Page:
Exosome removal as a therapeutic adjuvant in cancer

Aethlon Medical Inc, 8910 University Center Lane, Suite 660, San Diego, CA, 92122, USA. .
Journal of Translational Medicine (Impact Factor: 3.93). 06/2012; 10(1):134. DOI: 10.1186/1479-5876-10-134
Source: PubMed


Exosome secretion is a notable feature of malignancy owing to the roles of these nanoparticles in cancer growth, immune suppression, tumor angiogenesis and therapeutic resistance. Exosomes are 30-100 nm membrane vesicles released by many cells types during normal physiological processes. Tumors aberrantly secrete large quantities of exosomes that transport oncoproteins and immune suppressive molecules to support tumor growth and metastasis. The role of exosomes in intercellular signaling is exemplified by human epidermal growth factor receptor type 2 (HER2) over-expressing breast cancer, where exosomes with the HER2 oncoprotein stimulate tumor growth and interfere with the activity of the therapeutic antibody Herceptin®. Since numerous observations from experimental model systems point toward an important clinical impact of exosomes in cancer, several pharmacological strategies have been proposed for targeting their malignant activities. We also propose a novel device strategy involving extracorporeal hemofiltration of exosomes from the entire circulatory system using an affinity plasmapheresis platform known as the Aethlon ADAPT™ (adaptive dialysis-like affinity platform technology) system, which would overcome the risks of toxicity and drug interactions posed by pharmacological approaches. This technology allows affinity agents, including exosome-binding lectins and antibodies, to be immobilized in the outer-capillary space of plasma filtration membranes that integrate into existing kidney dialysis systems. Device therapies that evolve from this platform allow rapid extracorporeal capture and selective retention of target particles < 200 nm from the entire circulatory system. This strategy is supported by clinical experience in hepatitis C virus-infected patients using an ADAPT™ device, the Hemopurifier®, to reduce the systemic load of virions having similar sizes and glycosylated surfaces as cancer exosomes. This review discusses the possible therapeutic approaches for targeting immune suppressive exosomes in cancer patients, and the anticipated significance of these strategies for reversing immune dysfunction and improving responses to standard of care treatments.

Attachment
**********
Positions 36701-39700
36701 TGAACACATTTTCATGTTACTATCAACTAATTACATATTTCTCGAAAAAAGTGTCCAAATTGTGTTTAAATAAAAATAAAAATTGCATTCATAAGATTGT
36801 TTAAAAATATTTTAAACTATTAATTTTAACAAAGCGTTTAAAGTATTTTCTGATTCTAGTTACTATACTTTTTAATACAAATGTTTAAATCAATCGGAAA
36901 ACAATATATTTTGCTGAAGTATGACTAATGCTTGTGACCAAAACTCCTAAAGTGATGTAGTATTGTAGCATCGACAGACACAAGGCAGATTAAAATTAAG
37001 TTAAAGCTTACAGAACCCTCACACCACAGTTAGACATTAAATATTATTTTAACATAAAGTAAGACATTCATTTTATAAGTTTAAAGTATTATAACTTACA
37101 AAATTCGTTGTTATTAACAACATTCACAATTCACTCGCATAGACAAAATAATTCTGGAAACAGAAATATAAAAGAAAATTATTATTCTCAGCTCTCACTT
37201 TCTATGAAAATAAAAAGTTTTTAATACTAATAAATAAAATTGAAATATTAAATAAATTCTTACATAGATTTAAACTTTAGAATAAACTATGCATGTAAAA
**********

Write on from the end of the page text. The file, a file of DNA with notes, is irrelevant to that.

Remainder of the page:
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Available from: Richard H Tullis
    • "Several studies have evaluated the selective target elimination of circulating exosomes to treat cancer. For example, the use of a preexisting adaptive dialysis-like affinity platform technology device, in which exosomes bearing pathogenic antigens can be specifically bound and removed by their corresponding antibodies or affinity agents [59]. In vitro studies have successfully demonstrated removal of cancer-derived exosomes from patient blood using a Hemopurifier ( "
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    ABSTRACT: The limitations of current chemotherapies have motivated research in developing new treatments. Growing evidences show that interaction between tumors and their microenvironment, but not tumor cells per se, is the key factor in tumor progression and therefore of obvious scientific interest and therapeutic value. Exosomes are small (30 to 100 nm) extracellular vesicles which have emerged as key mediators and communicators between cancer cells and other major cell types in the tumor microenvironment such as stromal fibroblasts, endothelial cells, and infiltrating immune cells as well as noncellular extracellular matrices through paracrine mechanisms. This review is to highlight the emerging role of exosomes in particular type of cancer, such as ovarian cancer, owing to its unique route of metastasis, which is capable of rapidly translating exosome research for clinical applications in diagnosis, prognosis, and potential treatment. Copyright © 2015. Published by Elsevier Ireland Ltd.
    No preview · Article · Jul 2015 · Cancer letters